Assuming you've already breezed through part 1, we can now address the general question of what pro-life pharmacists want by asking the first specific question of these folks:
If you are refusing to serve a customer or fill a prescription based on your moral beliefs, will you make it clear why?
I'll bet most of you never considered that as an issue -- whether the pharmacist should have an obligation to explain truthfully why the customer is being refused service. But this really is a sticky issue.
Recall back here when "Pharmacists for Life" President Karen Brauer was fired for refusing to fill a birth-control prescription. But she never used her moral beliefs as a justification. Instead, she lied about the availability of the drug, almost certainly to avoid a confrontation and perhaps to hang on to her job. As I've explained previously, that's not principle -- that's cowardice.
If these folks are going to be selective about who they choose to serve, it seems only fair that they agree to be honest about why they're doing it, and be prepared to deal with the consequences. In short, I'd make that part of the "contract": no weaseling -- you tell the customer you're not helping them because you think you're morally superior. Then be prepared for some overworked, overstressed, deeply-into-PMS female who's having a bad day and is already late for her next meeting to launch herself across the counter to rip your throat out. Hey, no one said having morals was easy, did they?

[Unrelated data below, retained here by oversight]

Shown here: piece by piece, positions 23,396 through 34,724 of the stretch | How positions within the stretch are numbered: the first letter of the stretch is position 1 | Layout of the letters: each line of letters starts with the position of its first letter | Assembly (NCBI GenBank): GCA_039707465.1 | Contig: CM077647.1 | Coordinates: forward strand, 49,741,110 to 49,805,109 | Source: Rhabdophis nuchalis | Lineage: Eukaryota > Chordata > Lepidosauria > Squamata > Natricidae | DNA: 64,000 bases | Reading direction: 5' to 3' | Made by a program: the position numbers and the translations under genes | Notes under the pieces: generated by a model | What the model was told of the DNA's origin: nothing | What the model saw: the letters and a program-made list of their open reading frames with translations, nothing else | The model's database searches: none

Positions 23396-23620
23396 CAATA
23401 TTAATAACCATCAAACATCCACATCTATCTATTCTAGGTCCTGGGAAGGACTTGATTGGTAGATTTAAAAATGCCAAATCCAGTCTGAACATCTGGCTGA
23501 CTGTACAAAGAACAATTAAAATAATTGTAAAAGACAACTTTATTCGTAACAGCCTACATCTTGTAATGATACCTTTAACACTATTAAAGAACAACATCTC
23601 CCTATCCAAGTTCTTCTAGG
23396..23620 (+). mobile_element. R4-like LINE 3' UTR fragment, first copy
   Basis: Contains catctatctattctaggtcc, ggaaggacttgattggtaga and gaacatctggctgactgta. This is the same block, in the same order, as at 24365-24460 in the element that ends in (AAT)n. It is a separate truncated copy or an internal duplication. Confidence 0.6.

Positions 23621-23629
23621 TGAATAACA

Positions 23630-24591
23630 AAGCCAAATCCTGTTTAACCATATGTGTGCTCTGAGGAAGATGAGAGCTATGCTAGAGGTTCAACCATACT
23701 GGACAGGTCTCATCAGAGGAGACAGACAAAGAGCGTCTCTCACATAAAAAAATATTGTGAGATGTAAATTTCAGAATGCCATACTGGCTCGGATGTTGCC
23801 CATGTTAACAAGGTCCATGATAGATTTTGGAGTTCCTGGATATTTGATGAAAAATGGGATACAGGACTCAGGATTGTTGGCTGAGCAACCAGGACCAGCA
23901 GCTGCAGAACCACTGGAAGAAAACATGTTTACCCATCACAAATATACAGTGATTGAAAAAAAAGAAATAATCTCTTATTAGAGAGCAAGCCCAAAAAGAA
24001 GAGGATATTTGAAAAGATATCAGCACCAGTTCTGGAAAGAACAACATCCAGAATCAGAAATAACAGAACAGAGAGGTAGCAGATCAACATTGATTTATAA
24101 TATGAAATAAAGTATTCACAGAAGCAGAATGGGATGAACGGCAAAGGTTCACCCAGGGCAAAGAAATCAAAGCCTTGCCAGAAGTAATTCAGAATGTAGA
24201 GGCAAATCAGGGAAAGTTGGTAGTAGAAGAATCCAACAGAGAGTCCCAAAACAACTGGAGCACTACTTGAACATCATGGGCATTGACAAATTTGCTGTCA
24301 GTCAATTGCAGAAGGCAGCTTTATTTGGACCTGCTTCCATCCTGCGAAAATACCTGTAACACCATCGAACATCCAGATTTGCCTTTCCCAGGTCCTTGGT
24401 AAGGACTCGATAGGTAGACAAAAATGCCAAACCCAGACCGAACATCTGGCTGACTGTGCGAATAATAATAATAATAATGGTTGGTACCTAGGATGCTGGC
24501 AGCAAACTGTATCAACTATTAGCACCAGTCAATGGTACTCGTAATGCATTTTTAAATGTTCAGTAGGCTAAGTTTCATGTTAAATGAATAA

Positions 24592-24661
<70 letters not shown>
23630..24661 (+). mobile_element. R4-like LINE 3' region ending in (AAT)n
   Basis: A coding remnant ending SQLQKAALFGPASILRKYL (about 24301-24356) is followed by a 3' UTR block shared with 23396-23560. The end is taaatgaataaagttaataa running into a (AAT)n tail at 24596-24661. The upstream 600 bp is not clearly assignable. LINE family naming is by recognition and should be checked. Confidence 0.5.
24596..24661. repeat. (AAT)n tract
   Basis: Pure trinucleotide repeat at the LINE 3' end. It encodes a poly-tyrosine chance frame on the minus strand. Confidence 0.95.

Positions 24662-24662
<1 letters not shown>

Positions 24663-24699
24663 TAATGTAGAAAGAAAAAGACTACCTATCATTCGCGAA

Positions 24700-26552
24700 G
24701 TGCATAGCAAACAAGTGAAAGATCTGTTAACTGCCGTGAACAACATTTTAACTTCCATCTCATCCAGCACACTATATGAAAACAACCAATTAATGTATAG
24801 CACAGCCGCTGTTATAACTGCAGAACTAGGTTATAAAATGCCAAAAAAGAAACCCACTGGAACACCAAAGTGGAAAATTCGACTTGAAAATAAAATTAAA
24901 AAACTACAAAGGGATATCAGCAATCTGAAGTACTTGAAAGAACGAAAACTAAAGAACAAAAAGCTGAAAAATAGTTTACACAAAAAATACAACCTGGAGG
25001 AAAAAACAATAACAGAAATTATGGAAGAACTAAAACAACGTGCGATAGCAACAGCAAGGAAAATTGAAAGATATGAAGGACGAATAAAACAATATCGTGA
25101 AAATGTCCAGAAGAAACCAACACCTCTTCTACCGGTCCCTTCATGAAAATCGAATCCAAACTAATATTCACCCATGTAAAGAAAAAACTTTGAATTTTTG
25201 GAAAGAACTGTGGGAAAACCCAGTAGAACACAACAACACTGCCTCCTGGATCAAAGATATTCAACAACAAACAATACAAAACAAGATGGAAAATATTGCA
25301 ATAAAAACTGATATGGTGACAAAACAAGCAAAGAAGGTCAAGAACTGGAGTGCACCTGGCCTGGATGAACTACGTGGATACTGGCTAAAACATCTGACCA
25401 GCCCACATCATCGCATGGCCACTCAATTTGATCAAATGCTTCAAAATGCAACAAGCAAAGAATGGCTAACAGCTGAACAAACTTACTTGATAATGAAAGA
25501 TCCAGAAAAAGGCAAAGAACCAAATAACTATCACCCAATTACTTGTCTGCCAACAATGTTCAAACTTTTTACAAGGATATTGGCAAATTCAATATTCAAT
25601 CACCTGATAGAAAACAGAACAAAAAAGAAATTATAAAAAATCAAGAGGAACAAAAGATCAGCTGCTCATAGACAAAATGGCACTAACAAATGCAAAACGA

Which brings us to the next question:
If you, the pro-life pharmacist, refuse to serve a customer for some reason, are you prepared to allow someone else at that same store to process the customer, and without any additional delay?
Oh, yes, most of you potential customers know where I'm coming from. You're busy, you're trying to run a dozen errands on your lunch break, you've just stood in line for 10 minutes at the pharmacy counter and you finally get to the front of the line, only to hear, "Oh, I'm sorry, I can't fill that for you -- it's against my religious beliefs. Sorry."
"Well, fuck you," you say, "I just wasted 10 minutes standing in this line for nothing. I want my prescription filled, and I want it filled it now, and I don't give a shit about your religious beliefs." So what would be an acceptable outcome? Actually, there's one way out, and that's only if there is another pharmacist on duty who is immediately (and let me stress, immediately) available to handle your request, because I'm going to propose a single cardinal rule for the implementation of conscience clauses -- these clauses can be exercised as long as the customer is not inconvenienced in any way, no matter how minor. And I'm going to call that non-negotiable. But what does it mean?
It means that if you've just stood in line for 10 minutes, you can't be told to go stand in another line for another 10 minutes. It means that the alternate pharmacist has to drop, right now, whatever they're doing and deal with you, for a very simple reason -- you stood in line, you played by the rules, you got to the front of the line and now it's your turn to be served. If it means you have to be served by someone else, so be it.
What this also suggests is that, if for any reason, an alternate person is not available, the pro-life person must deal with you. No morals, no principles, no bullshit. To paraphrase a well-known saying, religious scruples on their part doesn't constitute an unwarranted unconvenience on your part. And you'll note what else this implies -- they can't refer you elsewhere. You came to that pharmacy, you waited in line, you now have a right to be served. End of discussion and, again, it's just part of a larger picture -- conscience clauses are just fine as long as they don't affect the customer even in the slightest. How that's implemented is not your, the customer's, problem, is it?
Coming up in part 3: Who gets to decide what falls under the conscience clause?
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